A couple of nights ago, I talked to my dad and we had some great laughs. Hearty ones. We are both chronic invitation dodgers, party avoiders and hanging out skipper outers. We both thrive on solitude, and recharge energy alone, enjoy our own company, but have had deep friendships with a few individuals for a long time. For example, my best friend has been my friend for 17+ years; his best friend has been his friend for 45+ years.
We shared strategies on how to avoid multiple social engagements and laughed so hard at our methods, because they do work. Introverts. I’m so much like him it’s comical, though physically, I look more like my late mother (who definitely was an extrovert, albeit a sweet one; not annoying).
My dad told me about his youth where he would watch kids play and observe; he preferred to play alone. He told me about his 20s in Jamaica, when he met my mom and people would invite them to stage shows and he would usually decline, but she would go. He said that other men asked him was he jealous and he said “for what? It’s not like she’s ‘leaving’ me.” Unlike some men, he didn’t tantrum at the idea of her going out for fun without him. (Sidenote: it’s incredibly ironic to me how he is less patriarchal and less sexist [though, admittedly not feminist either] than men my age; my dad will be 70 soon. I am 33. So the whole “in the old days…” speeches that some Black men use to justifiy the sexist oppression of Black women today falls on non-listening ears for me…sorry.) I miss my mom every second since she passed away 11.5 years ago, so any tale from before I was born I love to hear. She used to tell me so many stories; it was her gift—being a great story teller.
We then started to talk about how when someone invites us somewhere we think of how much we hope they cancel the plans so that we can stay home. We laughed so hard at this. I told him how I wish for traffic, rain or the person to cancel so then the onus isn’t on me, though ever since I said hi to 30 a few years ago, I kind of care less about people being angry with me over this. Some people have received the hint, so I’ve seen a decline in invitations and expectations by at least 50% in the last 4 years or so. Sweet.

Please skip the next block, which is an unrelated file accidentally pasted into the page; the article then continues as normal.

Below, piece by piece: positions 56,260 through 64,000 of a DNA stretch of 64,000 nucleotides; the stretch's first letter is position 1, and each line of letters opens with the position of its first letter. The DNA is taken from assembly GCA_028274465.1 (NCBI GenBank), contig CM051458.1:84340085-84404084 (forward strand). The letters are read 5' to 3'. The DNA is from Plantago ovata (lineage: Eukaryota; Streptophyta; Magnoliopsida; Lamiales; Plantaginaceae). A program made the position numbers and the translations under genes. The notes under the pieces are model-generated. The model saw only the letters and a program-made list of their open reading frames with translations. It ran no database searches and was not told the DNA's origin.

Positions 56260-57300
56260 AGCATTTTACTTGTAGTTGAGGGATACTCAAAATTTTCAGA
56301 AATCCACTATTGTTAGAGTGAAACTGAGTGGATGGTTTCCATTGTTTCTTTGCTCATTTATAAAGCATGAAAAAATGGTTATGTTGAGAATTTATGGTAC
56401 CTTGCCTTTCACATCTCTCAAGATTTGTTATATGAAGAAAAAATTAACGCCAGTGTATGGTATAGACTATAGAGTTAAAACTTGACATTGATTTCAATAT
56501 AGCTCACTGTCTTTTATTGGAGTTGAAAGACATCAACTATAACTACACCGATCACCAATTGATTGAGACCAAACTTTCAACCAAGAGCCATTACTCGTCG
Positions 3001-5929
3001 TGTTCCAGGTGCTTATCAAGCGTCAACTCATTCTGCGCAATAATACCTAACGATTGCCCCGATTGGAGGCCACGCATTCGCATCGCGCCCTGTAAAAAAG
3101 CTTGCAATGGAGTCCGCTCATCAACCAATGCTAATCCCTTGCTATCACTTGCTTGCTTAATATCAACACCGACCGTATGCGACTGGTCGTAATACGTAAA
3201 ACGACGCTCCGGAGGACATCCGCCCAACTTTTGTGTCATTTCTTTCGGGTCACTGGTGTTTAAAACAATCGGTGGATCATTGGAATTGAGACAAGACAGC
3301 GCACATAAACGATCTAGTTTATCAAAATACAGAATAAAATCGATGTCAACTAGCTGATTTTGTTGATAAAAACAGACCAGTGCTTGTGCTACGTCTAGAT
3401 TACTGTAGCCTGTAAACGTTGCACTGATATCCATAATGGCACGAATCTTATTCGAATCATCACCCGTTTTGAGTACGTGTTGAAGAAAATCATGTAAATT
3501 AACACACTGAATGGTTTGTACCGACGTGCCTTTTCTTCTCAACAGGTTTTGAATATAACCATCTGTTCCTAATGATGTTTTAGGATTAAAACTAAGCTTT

Though I’m an introvert, I have great friendships. I have decent to very good relationships with family members, depending on which member is in question. I have healthy self-esteem. I have confidence. I don’t fear people, unless they actively mean me harm. I do go out; to libraries (love), parks, museums, galleries, gardens, beaches, thrift shoppes, antique stores, college campuses, used bookstores, or movies with friends or family. Occasionally, I do restaurants with 1-2 people. I’m “normal”…whatever the hell that means, right? I just am like my dad; probably not interested in an overly social…anything.
This is why social media works for me (well, the times when it’s not an awful, bullying, character assassination, false accusations-filled, hellhole that deeply wounded people use to destroy each other for sport) at times because I can talk to people with similar interests, ideological positions and goals. I can do this while still sitting alone in a quiet room. This is cool. But actually, even social media can drain my energy as an introvert because it still impacts my emotions, thought processes and situations, so I LOG OFF as well. I stopped the “24/7 always available” social media thing in 2011. Deleted many profiles. And last week, I unfollowed/unsubscribed from a TON of feeds of people/info. Digital cleaning is like my social media version of dodging offline socialization. My dad doesn’t use social media, or even texts, but I swear he would “get it” if I explained to him that our dodging activities work online too.
Since some people read “introvert” as weird loner and “extrovert” as maniacal attention seeking weirdo, I want to be clear that I’m fully aware that these extremes do not capture the nuance of MBTI, personality, or culture. And sure, there ARE some people who fit such extremes (unfortunately I’ve been accosted by the extrovert extremes before) but most do not. Here’s some links that clarify: MBTI, MBTI Foundation, MBTI tests, introvert and extrovert basics, how to care for introverts, Psych Today’s links on introversion.